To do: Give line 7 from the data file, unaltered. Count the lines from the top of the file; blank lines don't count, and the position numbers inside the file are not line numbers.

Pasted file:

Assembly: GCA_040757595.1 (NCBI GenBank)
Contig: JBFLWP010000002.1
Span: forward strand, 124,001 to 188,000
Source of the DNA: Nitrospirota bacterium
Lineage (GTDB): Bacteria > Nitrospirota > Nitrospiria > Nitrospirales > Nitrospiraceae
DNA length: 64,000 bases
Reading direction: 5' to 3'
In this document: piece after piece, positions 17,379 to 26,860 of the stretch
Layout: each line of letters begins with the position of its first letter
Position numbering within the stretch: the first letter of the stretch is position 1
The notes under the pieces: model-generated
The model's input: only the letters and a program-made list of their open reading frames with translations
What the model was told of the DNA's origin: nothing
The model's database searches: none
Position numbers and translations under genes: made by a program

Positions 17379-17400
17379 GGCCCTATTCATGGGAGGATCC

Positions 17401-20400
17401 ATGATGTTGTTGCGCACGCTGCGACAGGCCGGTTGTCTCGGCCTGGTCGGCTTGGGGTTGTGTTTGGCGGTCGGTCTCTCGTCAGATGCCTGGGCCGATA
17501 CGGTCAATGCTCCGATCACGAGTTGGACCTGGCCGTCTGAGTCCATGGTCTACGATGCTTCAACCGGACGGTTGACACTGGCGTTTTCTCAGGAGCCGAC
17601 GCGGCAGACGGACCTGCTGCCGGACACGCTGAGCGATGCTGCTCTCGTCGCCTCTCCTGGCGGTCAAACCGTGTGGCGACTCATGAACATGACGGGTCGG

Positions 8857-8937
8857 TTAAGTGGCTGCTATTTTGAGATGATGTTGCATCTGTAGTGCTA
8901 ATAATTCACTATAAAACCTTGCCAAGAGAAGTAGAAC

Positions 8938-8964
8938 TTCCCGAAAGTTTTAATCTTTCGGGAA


Reading direction: 5' to 3'